Except that it is one step forward and several backwards. It is not backwards compatible - just trashes all the old test links that used to exist. It is now completely out of kilter with all the other Labtestsonline around the world.
And because the site is currently completely broken, it is impossible to tell whether there has been any attempt to align test names with PITUS or MBS or LOINC or RCPA manual or NATA or ….

A resource like this should support dynamic linking - that is what patients want and need. The ANDREW GEORGIOU, MICHAEL LEGG AND GLENN EDWARDS paper indicates this and states in the section Challenges for Australia: "Clinicians’ unease about direct notification of pathology (including abnormal) results often relate to concern about patients’ understanding of, and ability to interpret results".
LabTestsOnline should support this - it could even support Australian patients whose first language is not English - but unfortunately these simple, yet powerful functions, don't appear to have even been factored into the design.

Michael Legg said...

Thanks for letting me know of these problems. I was not aware of them and certainly support the linkage as you suggest I should. Indeed we included this as part of the next phase of PITUS but haven't heard from the DoH on support for the project. I had hoped that some of the terminology linkage had started already. I'll let members of the Board of Lab Tests Online know of the issue.

Anonymous said...

Um, I'm sorry, but whose information is it actually? This is the patient's information, not the clinician's! In many cases the patient pays for it personally, if not indirectly via Medicare. They suffer the discomfort or inconvenience of providing their tissues or fluids for the examination... On what basis do we have any right to deny them access? Other than hysteria and historical habits? Maybe this will stop clinicians ordering so many bloody useless tests! Bring it on! And yes, I am a very experienced specialist doctor!

Bernard Robertson-Dunn said...

re: "I'm sorry, but whose information is it actually?"

Good question. As far as I know, it hasn't been defined, either in terms of the system or in terms of legislation.

It might be claimed (because of the Personally controlled part of the PCEHR) that it is the patient's. But control is not the same as ownership. A bank may control the money in your cheque account, but you own it.

The issue of ownership of a person's health information may well come back to bite the owners of the PCEHR.

Anonymous said...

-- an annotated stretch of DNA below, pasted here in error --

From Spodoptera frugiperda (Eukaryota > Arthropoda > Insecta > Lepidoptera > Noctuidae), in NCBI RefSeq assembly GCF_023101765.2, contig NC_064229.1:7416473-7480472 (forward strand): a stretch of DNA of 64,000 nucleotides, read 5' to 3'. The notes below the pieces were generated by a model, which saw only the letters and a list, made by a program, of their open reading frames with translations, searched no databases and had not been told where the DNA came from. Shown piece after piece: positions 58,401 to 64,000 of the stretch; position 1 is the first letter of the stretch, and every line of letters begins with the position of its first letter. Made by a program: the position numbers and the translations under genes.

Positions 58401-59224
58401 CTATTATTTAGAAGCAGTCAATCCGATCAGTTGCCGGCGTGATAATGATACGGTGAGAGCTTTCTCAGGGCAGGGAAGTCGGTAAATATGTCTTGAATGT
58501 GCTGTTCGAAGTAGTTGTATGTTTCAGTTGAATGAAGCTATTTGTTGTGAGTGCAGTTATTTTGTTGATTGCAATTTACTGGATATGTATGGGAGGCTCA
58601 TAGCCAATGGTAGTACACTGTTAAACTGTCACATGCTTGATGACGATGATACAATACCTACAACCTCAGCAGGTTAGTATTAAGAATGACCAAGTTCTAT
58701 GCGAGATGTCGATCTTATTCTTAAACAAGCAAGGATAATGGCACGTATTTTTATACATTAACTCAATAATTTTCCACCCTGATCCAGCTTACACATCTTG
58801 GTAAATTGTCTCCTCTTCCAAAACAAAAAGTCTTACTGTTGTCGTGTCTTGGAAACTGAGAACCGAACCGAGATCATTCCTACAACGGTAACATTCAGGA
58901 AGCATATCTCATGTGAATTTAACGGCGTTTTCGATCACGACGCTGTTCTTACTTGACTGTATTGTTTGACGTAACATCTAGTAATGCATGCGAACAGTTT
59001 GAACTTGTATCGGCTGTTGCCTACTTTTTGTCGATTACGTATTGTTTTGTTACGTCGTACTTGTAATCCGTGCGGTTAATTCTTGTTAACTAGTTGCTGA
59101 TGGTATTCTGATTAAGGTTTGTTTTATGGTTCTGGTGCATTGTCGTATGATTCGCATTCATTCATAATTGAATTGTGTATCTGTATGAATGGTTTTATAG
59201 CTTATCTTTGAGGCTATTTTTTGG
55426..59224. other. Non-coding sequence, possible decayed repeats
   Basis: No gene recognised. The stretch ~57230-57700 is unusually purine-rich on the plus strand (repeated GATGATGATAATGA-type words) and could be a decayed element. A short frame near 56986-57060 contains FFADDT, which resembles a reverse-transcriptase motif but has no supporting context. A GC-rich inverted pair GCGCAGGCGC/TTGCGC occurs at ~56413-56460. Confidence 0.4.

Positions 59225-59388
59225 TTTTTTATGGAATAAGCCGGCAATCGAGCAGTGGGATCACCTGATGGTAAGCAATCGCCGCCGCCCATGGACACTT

Re: David at 12:56 on 6 November :
The reason the question was misleading is that the proposed posting of results to the PCEHR would occur in parallel with – not replace – existing results notification systems.
Hence referrers would be sent results at the same time the results were sent to the PCEHR. They would have 7 days (from dispatch) to make any patient contact necessary (and/or to provide access via their own portal). As noted before, it is usual practice for urgent or unexpected results to be notified to the referrer immediately by phone – if the referrer is contactable.
A key reason for making upload to the PCEHR automatic (if consent is not withdrawn) was to ensure that results would in fact get to the PCEHR.
This potentially raises the question of whether the PCEHR is an (or the most) appropriate way to establish a registry of test results (or at least of tests performed).
Others in the thread have commented on the numerous current problems with the request-test-report loop: finding the referrer, non-standard terminologies (test names and test results), varying presentations of results, security of the message, non-standard messaging technologies, lack of appropriate messaging HW and SW at referrer and provider practices, confirmation of result receipt, reconciliation of requests sent and results received, reconciliation of any discrepancy between the diagnostic report and the clinical picture (often not fully communicated to the diagnostic service), confirmation of action on the result. Whether any of these should be particularly prioritized, and to what extent the PCEHR could contribute to solutions, are further questions that could be considered.
There are also the questions around where the patient should appear in (or next to ?) this loop. As has been pointed out, Australian law is generally that any patient must be told, if they so wish. Not all will want to be told in any detail, those who do may have different preferences for how and by whom they are told, not all will want (or be able) to understand it all, ‘educated’ or not.
Some have questioned the privacy and security of results that do make it into the PCEHR – this is really a broader question about the access rules for the PCEHR in general.
So it’s a complex problem, which would seem to need a broad approach with carefully defined and effective governance. In one of its several previous iterations in this area, NEHTA explicitly declined the governance role. As has been pointed out before on this blog, the lack of effective governance is one of the most glaring deficits in our ‘system’ – raising the question of how to fix it.

Bernard Robertson-Dunn said...

"As has been pointed out before on this blog, the lack of effective governance is one of the most glaring deficits in our ‘system’ – raising the question of how to fix it."

With many large IT systems, fixing a fundamental problem once it is up and going is orders of magnitude greater than making the right decision in the first place. In fact it may not be possible to it fix because of the way the system has been integrated into other systems and the way it is being used.

If you want to build a large IT system, governance is essential. If you don't want or can't have governance then you let lots of people try lots of solutions, many of which will fail, and when the dust has settled, you pave the pathways that are being used.

Anonymous said...

A sad hypothetical - could this happen?